The complainant was hired on a fixed term contract to cover maternity leave and was issued with and signed her contract of employment. The company has policies and procedures in place including a grievance procedure and a bullying and harassment policy contained in their handbook which the complainant would have received a copy of.
The respondent did have concerns with regard to the complainant’s performance and addressed those with her. The complainant appeared to be upset about the the store manager refusing her request for annual leave, however, they had always faciliate her with as much time off as they could. The respondent stated it was the complainant who wanted the store manager to be in attendance at the meeting with the store owner. When the complaints were brought to the attention of the store owner against the store manager on 14th May 2016, he advised the complainant of the grievance procedure. Later, when the complainant contacted the company by telephone to say she would not be utilising the internal grievance procedure, the respondent wrote to her on 24th May 2016, confirming receipt of this phone call and wrote out to her regarding her absence as she had failed to send in sick certs and afforded her again the opportunity to have an independent third party investigate the grievance in a letter dated 7th June 2016. The complainant did not use the internal policy and proceudres or avail of a third party thus preventling the company from investigating her issues.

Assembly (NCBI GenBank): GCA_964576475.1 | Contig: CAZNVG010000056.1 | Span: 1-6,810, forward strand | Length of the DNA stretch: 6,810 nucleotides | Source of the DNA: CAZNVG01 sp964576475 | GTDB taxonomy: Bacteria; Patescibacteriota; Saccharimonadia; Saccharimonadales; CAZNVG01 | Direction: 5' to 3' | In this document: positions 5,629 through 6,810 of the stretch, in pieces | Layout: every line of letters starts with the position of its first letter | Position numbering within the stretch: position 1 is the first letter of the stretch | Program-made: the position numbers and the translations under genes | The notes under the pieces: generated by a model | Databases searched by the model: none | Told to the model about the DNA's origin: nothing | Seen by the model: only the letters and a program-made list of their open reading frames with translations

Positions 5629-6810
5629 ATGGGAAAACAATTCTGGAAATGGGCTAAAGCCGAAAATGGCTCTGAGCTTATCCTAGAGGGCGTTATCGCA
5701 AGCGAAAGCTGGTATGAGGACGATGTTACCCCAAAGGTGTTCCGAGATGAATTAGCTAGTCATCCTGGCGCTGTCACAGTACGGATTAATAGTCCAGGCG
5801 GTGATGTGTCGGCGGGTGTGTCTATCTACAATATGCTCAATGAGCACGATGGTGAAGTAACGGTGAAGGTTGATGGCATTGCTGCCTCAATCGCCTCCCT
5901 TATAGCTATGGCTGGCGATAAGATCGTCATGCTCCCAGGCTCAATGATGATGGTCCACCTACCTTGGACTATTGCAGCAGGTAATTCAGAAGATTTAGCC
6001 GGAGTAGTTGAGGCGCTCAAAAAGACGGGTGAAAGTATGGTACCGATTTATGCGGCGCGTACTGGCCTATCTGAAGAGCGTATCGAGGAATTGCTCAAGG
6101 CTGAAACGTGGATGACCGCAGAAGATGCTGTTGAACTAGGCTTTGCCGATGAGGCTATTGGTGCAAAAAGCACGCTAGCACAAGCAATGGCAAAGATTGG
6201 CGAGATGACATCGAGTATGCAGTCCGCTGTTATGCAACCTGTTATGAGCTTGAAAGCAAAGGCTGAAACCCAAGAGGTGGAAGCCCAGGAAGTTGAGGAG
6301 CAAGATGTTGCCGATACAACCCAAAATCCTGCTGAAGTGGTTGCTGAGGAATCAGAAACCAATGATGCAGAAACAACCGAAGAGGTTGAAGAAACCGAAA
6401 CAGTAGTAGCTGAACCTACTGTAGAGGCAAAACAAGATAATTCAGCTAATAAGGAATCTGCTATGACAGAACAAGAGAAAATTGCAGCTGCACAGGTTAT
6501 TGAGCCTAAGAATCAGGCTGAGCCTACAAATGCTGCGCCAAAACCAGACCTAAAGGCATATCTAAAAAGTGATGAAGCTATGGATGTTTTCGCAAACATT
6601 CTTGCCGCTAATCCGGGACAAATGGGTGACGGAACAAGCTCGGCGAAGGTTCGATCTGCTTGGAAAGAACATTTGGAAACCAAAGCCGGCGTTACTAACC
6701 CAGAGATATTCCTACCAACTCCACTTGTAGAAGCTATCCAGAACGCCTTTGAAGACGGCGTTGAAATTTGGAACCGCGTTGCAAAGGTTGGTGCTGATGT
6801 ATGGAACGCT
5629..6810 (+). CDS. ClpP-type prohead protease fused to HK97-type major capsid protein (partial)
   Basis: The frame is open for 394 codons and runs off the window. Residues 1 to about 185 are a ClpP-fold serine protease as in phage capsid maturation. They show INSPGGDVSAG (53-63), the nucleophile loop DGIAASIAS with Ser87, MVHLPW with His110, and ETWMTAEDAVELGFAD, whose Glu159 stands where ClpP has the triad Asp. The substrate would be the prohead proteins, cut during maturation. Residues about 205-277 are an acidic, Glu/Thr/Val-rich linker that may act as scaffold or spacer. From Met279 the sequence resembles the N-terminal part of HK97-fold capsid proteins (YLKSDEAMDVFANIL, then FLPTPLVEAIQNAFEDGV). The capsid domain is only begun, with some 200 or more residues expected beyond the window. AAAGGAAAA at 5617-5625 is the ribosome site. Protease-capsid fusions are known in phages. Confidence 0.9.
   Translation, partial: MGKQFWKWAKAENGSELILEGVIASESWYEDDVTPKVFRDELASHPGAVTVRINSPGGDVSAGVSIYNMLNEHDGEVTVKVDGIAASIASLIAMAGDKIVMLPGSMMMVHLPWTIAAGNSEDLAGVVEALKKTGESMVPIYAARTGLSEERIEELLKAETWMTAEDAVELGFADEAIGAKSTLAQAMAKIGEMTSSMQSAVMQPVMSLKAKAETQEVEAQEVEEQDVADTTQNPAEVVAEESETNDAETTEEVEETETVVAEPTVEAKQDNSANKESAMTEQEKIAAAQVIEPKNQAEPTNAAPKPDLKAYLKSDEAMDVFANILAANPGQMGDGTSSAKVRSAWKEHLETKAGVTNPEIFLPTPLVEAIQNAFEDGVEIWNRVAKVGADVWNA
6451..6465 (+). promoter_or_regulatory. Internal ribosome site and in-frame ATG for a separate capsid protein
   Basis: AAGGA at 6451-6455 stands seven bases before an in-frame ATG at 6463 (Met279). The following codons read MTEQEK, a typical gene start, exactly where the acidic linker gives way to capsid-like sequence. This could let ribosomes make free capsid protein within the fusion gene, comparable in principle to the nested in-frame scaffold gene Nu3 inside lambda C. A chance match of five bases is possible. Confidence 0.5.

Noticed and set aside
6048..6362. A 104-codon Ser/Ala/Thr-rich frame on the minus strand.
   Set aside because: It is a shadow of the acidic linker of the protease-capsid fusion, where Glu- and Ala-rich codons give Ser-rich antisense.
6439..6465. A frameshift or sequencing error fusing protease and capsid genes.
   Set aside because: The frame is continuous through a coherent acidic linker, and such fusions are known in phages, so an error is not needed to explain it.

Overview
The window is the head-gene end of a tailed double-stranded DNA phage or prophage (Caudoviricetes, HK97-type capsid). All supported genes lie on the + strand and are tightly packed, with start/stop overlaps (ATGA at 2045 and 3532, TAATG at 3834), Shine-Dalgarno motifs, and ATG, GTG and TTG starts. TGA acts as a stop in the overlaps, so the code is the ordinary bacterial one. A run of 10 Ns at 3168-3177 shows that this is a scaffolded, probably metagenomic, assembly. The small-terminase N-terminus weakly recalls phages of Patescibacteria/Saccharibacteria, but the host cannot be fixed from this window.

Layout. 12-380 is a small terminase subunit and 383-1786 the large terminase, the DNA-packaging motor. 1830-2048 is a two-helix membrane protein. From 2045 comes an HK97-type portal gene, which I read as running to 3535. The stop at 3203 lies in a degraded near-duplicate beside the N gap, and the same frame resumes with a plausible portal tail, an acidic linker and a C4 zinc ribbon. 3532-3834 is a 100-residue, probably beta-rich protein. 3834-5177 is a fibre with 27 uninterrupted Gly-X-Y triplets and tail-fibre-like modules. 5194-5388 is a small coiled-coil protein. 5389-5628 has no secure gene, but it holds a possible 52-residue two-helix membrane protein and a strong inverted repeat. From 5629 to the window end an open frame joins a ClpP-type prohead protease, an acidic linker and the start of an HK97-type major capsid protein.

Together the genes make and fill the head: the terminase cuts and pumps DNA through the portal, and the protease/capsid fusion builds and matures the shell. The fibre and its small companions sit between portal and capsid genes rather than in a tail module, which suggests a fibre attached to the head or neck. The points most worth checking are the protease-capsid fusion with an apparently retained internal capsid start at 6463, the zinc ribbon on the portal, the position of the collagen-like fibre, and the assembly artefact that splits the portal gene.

Reasons and Findings:
The complainant was clearly upset at the manner in which she felt her supervisor interacted with her and indeed during the hearing it was quite evident that the presence of the store manager in the room was continuing to cause her and her family much upset. She was also within her right to request a meeting with the manager on her own to discuss her grievances albeit it was not clear whether this had initially been refused. In any event, the store owner did meet her on her own to discuss her grievance and she handed him a detailed letter outlining those grievances.
While it might have been expected that the manager would have formally written out to the complainant confirming receipt of her grievance and formally outlining the company’s procedure at an earlier date than was done, I am satisfied that it was confirmed by the complainant that the store owner did provide her with a copy of the grievance procedure at that meeting and asked her how she wanted her complaint to be dealt with. The complainant also confirmed that a week later she phoned the store and said that she would not be using the grievance procedure which was confirmed in writing by the respondent. The respondent subsequently wrote to the complainant on 7th June 2016 outlining further options available to her to ensure her complaints were investigated which she chose not to avail of.
Although one can fully understand the upset that the complainant felt with how the store manager was allegedly interacting with her, it does not justify the complainant’s failure to exhaust all internal appeal and other dispute resolution mechanisms before referring the subject matter of her grievance as a dispute to the WRC.
Section 13 of the Industrial Relations Act 1969, requires that I make a recommendation in relation to the dispute in accordance with the relevant redress provisions under Schedule 6 of that Act.
On the basis of the evidence and my findings above I declare the dispute referred by the Complainant is not well founded and that it should fail.
Dated: 13 January 2017